Hackathons aim to solve real problems and USDA, along with the University of California Agriculture and Natural Resources (CANR) and the California State Fair, hosted a competitive one this past July. Software developers, designers, entrepreneurs, farmers, farm consultants, marketers and others in the agricultural industry participated in the Hackathon, which was held at the UC Agriculture and Natural Resources building in Davis, California. Participants competed for cash prizes at a “pitchfest” in front of a live audience at the California State Fair on Sunday, July 17, Prizes were awarded to the top three apps: first place won $5,000, second place $3,000 and third place $1,500. People who work in agriculture brought with them ideas for problems that technology may help solve.
“Apps for Ag” Hackathons have already resulted in multiple startups and we want to see this momentum continue to grow,” said Robert Tse, USDA California Rural Development chief strategy officer for agriculture technology and innovation. “There was no better place than the State Fair in the Capitol to showcase the ingenuity of California’s Ag tech community.”
One startup that has resulted from a previous Ag hackathon is Ag for Hire, which connects farm workers who need jobs with farmers who need workers. “Apps for Ag is where I met my cofounder, formed the concept and built our first prototype,” said Josh Brown, Ag for Hire founder and CEO. “I would not have been able to find someone so embedded in the agriculture industry on my own.”
At the Apps for Ag Hackathon, our goal was to look for new ideas for solving three big issues affecting agriculture:
- Citrus Greening – an insect and disease complex that has already severely impacted the Florida citrus industry – some of the hackers developed tools to help us detect, track, forecast and prevent this disease
- Drought and Irrigation – California continues to be in a historic drought. It is a complex crisis and agriculture objectively takes the brunt of it. There was a lot of room for innovation for this challenge. We saw ideas from precision irrigation to complex modeling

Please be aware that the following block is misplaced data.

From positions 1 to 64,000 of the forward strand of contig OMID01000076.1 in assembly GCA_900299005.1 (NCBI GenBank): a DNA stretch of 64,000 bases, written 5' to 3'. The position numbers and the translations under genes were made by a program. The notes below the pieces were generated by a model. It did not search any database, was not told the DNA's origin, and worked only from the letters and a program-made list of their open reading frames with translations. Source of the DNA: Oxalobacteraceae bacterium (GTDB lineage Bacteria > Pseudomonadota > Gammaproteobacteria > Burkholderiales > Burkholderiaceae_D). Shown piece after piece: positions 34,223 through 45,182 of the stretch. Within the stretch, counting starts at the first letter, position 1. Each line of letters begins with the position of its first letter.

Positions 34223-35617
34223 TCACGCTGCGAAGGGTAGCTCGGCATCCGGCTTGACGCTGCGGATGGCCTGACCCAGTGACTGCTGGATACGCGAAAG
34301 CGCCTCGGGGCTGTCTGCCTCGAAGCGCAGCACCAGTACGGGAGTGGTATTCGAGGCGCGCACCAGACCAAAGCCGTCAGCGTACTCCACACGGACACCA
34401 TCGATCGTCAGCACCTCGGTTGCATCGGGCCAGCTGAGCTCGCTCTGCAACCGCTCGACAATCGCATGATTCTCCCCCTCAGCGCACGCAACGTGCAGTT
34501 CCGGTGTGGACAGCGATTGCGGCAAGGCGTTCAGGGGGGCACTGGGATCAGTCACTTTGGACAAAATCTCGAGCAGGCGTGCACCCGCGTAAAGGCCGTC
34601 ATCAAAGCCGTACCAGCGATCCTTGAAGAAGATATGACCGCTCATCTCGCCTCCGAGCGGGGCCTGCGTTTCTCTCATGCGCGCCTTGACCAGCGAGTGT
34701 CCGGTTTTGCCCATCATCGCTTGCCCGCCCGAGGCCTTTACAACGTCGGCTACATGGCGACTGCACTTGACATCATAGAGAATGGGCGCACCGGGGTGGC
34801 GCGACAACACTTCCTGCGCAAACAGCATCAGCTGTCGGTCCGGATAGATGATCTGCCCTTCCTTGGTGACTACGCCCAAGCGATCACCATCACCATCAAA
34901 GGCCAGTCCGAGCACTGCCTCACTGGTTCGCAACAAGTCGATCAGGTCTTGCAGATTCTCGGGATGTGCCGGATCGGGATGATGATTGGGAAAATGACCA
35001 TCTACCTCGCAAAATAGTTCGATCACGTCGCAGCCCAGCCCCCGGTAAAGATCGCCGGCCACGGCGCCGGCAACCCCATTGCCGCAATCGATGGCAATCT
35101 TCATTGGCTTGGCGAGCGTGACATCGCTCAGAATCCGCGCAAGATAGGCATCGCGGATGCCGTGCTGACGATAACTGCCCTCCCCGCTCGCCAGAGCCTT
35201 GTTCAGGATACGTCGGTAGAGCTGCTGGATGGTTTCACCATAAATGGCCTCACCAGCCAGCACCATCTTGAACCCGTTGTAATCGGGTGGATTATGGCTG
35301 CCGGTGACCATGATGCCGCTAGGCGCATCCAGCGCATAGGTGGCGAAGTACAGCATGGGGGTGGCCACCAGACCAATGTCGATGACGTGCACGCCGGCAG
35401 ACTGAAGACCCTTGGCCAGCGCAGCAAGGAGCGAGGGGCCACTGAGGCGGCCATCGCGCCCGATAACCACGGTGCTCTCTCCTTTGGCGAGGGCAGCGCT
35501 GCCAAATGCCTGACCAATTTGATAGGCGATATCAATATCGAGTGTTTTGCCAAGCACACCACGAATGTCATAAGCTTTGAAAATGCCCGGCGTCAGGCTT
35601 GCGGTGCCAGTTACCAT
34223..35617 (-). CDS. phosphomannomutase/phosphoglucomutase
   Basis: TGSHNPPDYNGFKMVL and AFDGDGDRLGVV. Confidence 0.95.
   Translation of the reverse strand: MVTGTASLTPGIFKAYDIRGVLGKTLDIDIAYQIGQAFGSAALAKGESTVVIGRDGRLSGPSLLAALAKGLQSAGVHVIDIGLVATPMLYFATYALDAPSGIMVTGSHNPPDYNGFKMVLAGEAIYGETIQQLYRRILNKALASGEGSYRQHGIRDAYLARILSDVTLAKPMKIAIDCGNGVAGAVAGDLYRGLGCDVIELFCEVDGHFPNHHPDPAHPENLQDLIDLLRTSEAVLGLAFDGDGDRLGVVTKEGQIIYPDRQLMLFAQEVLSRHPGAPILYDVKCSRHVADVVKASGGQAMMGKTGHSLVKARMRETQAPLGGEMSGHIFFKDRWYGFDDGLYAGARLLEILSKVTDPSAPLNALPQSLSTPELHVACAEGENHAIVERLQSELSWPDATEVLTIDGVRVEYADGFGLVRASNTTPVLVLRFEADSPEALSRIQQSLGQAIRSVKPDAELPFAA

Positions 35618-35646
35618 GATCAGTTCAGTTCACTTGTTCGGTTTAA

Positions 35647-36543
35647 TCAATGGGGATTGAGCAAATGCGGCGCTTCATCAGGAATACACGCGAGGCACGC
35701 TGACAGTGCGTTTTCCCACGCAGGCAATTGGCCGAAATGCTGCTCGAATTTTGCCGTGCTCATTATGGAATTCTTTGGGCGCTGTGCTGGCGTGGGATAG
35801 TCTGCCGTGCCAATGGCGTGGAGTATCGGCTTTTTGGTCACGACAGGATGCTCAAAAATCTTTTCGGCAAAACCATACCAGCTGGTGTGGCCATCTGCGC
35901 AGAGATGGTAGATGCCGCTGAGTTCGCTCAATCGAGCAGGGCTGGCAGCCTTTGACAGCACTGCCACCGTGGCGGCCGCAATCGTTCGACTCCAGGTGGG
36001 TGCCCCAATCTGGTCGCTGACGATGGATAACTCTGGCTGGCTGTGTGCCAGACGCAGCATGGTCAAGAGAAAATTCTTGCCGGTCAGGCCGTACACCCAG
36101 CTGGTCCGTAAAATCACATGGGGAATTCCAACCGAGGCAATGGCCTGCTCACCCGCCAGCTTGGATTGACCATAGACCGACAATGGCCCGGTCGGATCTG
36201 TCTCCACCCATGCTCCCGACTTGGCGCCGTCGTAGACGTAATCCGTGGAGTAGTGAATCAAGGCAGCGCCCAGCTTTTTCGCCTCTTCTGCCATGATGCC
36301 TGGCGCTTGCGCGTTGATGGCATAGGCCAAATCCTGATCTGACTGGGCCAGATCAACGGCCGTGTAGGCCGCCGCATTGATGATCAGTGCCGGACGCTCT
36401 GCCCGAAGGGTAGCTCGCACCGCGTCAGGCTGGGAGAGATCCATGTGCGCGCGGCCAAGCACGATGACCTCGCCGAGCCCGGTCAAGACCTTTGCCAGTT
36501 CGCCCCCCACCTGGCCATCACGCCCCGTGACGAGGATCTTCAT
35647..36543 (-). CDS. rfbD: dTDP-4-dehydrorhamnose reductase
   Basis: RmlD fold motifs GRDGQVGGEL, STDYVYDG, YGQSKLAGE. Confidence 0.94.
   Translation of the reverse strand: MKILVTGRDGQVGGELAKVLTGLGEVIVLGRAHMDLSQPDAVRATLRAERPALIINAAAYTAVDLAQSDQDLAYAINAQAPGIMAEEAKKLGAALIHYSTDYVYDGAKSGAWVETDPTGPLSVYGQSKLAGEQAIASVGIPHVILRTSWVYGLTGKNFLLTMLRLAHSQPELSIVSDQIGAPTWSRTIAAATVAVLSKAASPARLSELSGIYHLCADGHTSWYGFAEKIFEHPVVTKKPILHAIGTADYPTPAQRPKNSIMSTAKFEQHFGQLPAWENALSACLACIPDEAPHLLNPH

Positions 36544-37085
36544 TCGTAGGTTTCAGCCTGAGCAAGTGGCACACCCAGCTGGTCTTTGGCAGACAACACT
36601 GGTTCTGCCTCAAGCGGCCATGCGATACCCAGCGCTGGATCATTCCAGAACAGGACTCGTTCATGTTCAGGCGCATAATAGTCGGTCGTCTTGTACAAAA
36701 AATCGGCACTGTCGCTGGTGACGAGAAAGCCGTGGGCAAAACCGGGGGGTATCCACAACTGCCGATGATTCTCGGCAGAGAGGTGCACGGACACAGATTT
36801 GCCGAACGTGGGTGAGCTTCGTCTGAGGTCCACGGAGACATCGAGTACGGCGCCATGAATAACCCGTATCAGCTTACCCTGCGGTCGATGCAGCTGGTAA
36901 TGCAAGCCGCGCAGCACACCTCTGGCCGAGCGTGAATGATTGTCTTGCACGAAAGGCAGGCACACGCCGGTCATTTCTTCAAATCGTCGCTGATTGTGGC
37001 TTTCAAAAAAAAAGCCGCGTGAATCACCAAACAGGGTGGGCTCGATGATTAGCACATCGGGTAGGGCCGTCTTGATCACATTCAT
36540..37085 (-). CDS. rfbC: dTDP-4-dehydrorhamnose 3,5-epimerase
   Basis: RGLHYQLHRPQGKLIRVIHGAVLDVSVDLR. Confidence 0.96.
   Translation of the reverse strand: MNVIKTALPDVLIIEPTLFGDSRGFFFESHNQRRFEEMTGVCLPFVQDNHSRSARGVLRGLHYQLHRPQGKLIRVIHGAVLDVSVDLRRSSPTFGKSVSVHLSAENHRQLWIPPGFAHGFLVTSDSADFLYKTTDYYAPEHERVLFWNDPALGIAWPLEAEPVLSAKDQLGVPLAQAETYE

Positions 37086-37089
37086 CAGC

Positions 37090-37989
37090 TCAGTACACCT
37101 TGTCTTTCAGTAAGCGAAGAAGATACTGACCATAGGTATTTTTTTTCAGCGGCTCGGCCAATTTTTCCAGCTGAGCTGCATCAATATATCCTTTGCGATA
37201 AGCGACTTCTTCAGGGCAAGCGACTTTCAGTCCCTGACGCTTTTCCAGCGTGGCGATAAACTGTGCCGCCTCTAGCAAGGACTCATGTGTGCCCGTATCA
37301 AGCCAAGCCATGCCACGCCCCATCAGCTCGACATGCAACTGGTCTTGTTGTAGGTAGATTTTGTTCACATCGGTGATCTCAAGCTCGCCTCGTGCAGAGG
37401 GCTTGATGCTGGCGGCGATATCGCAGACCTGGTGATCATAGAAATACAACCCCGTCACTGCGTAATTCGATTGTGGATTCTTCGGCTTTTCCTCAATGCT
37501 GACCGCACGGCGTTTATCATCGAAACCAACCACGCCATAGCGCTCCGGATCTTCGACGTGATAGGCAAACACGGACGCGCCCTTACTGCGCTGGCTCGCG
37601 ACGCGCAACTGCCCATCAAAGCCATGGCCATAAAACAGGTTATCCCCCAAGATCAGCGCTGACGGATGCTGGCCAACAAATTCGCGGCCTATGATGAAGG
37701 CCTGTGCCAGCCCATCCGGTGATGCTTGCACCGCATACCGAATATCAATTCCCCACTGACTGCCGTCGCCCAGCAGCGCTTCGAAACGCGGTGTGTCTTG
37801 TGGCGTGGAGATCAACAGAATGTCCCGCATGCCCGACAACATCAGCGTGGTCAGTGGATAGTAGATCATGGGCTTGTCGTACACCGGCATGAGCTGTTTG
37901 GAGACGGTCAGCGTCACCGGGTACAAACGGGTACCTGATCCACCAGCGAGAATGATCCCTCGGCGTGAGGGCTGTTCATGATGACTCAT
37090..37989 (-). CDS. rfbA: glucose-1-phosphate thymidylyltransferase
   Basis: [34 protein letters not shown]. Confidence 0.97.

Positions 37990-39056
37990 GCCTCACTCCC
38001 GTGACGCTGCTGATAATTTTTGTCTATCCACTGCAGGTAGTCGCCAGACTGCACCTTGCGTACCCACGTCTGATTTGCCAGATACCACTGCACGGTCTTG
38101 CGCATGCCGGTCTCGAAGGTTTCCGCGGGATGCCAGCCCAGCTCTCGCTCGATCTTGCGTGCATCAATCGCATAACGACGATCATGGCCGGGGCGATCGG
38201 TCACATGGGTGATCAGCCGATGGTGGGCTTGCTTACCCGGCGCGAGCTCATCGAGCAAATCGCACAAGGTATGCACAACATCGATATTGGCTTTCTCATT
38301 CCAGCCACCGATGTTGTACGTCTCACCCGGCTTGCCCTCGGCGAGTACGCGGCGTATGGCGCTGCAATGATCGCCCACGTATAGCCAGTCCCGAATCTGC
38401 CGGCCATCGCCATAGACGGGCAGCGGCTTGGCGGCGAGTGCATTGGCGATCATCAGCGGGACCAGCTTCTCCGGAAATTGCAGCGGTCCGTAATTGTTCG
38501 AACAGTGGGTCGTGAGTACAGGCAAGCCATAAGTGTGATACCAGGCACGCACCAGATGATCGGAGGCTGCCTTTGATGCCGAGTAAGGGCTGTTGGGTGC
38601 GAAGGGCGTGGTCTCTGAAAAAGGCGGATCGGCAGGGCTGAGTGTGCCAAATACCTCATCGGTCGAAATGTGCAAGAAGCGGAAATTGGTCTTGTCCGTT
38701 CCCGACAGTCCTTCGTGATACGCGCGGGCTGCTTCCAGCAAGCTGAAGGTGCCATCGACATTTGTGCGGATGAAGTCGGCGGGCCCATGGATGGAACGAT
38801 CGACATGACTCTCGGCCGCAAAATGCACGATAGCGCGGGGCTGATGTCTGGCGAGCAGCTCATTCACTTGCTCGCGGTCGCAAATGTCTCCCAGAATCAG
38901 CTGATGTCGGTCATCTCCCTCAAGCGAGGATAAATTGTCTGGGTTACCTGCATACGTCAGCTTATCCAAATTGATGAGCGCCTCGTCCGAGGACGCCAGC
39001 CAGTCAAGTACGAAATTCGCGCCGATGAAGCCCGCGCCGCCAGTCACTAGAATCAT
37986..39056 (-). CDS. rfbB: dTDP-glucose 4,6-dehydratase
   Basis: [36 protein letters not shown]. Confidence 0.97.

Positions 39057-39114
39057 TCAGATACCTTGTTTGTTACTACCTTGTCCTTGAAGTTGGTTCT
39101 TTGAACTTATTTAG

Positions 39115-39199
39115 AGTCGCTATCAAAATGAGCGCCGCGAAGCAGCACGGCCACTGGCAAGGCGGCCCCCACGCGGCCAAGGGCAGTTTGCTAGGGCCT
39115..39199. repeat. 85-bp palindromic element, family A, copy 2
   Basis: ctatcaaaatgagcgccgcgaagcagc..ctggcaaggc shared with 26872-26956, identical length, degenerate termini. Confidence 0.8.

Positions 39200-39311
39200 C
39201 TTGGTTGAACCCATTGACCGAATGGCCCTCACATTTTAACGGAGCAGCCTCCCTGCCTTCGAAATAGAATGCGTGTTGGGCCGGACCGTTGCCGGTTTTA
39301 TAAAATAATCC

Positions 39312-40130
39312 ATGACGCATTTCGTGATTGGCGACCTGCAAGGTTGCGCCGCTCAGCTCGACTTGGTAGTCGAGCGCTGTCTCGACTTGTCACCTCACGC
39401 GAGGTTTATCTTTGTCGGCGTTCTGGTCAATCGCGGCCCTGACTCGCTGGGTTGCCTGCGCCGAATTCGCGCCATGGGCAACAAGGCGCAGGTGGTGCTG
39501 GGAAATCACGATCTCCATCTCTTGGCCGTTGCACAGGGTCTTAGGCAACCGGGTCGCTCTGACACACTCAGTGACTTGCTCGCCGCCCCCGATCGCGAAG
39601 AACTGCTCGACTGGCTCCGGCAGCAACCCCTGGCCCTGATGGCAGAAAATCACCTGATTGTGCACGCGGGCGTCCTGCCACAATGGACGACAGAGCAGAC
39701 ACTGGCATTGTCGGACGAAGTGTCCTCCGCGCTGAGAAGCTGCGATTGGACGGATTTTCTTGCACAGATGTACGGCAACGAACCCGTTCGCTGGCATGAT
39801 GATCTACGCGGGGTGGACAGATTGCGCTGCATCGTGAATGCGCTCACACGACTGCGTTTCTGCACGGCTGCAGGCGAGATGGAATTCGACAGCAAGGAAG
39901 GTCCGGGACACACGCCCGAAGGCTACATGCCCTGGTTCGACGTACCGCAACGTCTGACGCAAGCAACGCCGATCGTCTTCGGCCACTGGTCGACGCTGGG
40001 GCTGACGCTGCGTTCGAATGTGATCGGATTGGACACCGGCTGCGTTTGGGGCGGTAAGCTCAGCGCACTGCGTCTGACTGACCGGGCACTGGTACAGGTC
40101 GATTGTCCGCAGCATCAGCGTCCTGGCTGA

- Healthy Soil – it’s not just the dirt, but rather it’s a whole delicate mix of different kinds of organic matter. Healthy soil and the impact of farming on the soil ecosystem is a worldwide issue. Whether you deal with nitrate seepage in California or nitrates from our chicken farms in Maryland that goes into the Chesapeake Bay where it endangers our oysters, having our hackers develop solutions for taking better care of our soil is a big and important issue.
A gardening and produce-sharing app took top prize in the Hackathon, The first place team, GivingGarden, took home $7,500 in prize money, custom rodeo belt buckles and a six-month, top-tier membership to the AgStart Incubator in Woodland. The hyper-local, produce-sharing app provides gardening advice from the UC Master Gardener Program and enables backyard gardeners to connect with others who want to share their produce. The GivingGarden team members are Scott Kirkland, Josh Livni, Deema Tamimi and John Knoll.
Solutions begin with innovation and partnerships. “Hackathons are a great way to spur innovation in industry verticals where technology has not been fully adopted,” said Rob Trice, one of the judges and the founder of the Mixing Bowl and Better Food Ventures.